Excessive Heat Warning issued Sunday National Weather Service

Council puts brakes on SPHS parking
district for proposed school solution

August 22, 2014
Santa Paula News

The brakes were put on the plan to create a parking district for neighborhoods surrounding Santa Paula High School when the City Council agreed to let the school district propose their own solution.

The council, minus Councilman Jim Tovias, who recused himself because he lives within 500 feet of the proposed district, agreed to hold off on implementing the district at the August 18 meeting.

The council had wrestled with creating a district since late 2013 when complaints started to surface that parking challenges in neighborhoods surrounding the historic 6th Street campus had worsened with campus construction.

At Monday’s council meeting several residents within the proposed district voiced concerns of districting impacts ranging from enforcement and schedules to aesthetic impacts signage would have on the historic neighborhoods.

On July 28 after months of reports and discussions the City Council approved the parking district that includes all of Palm Court (excluding the area adjacent to the pool and in front of the stadium entrance), the north side of Santa Paula Street from Olive to Palm Court, Santa Paula Street’s south side from Olive to 6th Street and the east side of 6th Street from Santa Paula Street to Virginia Terrace.

“This is a hot topic,” said Ray Luna, a former mayor who lives outside the district. “I think it is hot because people were not informed about what was going on.”

Luna asked that the council delay finalizing their decision until campus construction is completed to see if more parking will be available.  

Several Santa Paula Unified School District Trustees also attended the meeting and Superintendent Alfonso Gamino said the board would soon meet to discuss parking solutions.

City and school staff have been meeting to address alternatives to a parking district and the results, said Gamino, “We think will benefit both agencies, more importantly,” school neighbors and the community overall.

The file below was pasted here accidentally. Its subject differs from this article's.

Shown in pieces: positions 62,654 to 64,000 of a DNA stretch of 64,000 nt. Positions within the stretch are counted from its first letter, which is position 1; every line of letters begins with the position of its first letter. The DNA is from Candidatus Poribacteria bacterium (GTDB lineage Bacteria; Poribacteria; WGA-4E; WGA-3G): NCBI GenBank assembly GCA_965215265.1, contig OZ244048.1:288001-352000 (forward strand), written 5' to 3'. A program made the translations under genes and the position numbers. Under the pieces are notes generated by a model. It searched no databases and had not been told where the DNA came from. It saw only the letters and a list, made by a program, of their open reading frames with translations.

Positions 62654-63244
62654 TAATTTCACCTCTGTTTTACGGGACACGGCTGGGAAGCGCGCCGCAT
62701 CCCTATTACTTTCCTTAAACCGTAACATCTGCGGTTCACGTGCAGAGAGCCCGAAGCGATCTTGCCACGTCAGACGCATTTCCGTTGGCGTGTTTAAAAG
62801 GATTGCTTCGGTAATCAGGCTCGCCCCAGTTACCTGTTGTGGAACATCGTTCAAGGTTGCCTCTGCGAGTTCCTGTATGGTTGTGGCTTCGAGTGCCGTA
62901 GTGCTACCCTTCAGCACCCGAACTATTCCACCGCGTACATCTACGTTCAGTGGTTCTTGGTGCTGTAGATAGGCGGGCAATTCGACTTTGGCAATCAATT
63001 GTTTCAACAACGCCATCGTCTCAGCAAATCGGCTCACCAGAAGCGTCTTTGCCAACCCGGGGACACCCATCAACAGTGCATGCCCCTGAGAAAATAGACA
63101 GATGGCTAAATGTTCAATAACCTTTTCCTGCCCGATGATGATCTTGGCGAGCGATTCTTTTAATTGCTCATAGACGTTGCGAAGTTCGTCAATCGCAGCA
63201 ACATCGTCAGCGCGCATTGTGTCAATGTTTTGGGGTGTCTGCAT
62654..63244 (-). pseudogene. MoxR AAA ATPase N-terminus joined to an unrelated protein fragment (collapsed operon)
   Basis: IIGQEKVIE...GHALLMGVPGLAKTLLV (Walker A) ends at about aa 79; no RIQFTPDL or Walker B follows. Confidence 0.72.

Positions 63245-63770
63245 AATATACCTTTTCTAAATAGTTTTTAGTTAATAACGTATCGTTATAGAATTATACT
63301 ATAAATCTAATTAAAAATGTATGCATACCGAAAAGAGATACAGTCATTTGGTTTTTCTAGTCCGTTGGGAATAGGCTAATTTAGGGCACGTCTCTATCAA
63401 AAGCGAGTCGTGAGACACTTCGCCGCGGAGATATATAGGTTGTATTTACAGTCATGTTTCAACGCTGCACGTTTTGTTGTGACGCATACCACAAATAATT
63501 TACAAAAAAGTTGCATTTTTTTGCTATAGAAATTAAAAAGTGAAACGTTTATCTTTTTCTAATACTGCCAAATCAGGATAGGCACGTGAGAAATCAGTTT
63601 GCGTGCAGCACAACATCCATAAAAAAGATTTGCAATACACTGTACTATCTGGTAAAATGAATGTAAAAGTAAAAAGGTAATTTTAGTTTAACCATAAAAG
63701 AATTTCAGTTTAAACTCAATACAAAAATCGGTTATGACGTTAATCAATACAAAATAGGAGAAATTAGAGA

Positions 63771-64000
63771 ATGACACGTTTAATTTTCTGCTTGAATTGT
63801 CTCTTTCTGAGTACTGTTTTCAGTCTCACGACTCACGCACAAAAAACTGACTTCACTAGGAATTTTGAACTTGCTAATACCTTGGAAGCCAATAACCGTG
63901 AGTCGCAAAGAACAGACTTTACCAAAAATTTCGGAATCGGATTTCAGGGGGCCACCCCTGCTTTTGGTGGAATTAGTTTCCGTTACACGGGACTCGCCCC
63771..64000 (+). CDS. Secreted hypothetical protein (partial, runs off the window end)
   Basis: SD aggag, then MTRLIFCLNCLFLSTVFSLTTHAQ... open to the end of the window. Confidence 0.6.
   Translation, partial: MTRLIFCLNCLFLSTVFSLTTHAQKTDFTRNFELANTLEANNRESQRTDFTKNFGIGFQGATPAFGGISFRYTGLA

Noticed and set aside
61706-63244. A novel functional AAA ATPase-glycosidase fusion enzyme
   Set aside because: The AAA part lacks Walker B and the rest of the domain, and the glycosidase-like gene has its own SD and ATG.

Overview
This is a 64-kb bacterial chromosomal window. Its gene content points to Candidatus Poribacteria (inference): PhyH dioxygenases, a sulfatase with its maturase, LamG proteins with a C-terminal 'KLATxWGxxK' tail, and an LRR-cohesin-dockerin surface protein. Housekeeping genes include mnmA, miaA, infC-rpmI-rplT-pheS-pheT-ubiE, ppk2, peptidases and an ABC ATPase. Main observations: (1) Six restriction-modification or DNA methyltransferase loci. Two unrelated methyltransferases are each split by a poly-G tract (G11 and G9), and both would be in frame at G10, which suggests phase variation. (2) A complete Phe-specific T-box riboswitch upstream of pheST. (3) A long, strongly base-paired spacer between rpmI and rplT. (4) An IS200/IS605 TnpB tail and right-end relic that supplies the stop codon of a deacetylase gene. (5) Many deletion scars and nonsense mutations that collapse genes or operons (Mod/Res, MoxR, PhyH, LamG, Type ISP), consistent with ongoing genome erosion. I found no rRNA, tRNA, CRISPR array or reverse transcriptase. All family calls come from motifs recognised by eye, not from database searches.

“Both agencies can make this work now and when the building is completed,” and he asked for the council to “hold off and give me an opportunity to work with my school board so we can mutually solve this issue.”

Interim Public Works Director Brian Yanez said the city continues to work with residents - who were contacted via various ways and a survey taken - and the school district.

The policies and procedures of the parking district, “Are not set in stone,” and if we “move forward to implement the program it has to work” for all impacted.

Parking challenges are being faced all over the city including some businesses in the Downtown and churches on 9th Street that no longer have use of what had been a public lot.

Crosswalk control is also a school issue that Yanez said is being addressed by the school board.

“The email I received today sounds very positive,” regarding school parking solutions, said Mayor Rick Cook. 

City Manager Jaime Fontes said discussions have included the city and school board’s legal counsels.

City Attorney John Cotti agreed that communications had been positive and a solution other than a parking district could be looming but would depend on a decision by the school board.

Councilman Bob Gonzales said he would be able to table the issue temporarily but Councilman Martin Hernandez questioned if a solution is not found tabling the issue could delay implementing a parking district.

“... I’m not 100 percent convinced that we will see a solution that will be acceptable,” but Councilman Ralph Fernandez said he was willing to hear the school’s solution.

Cook wished the school board luck: “It’s been a rough road for you, a rough road for us, we cannot pacify everybody.”





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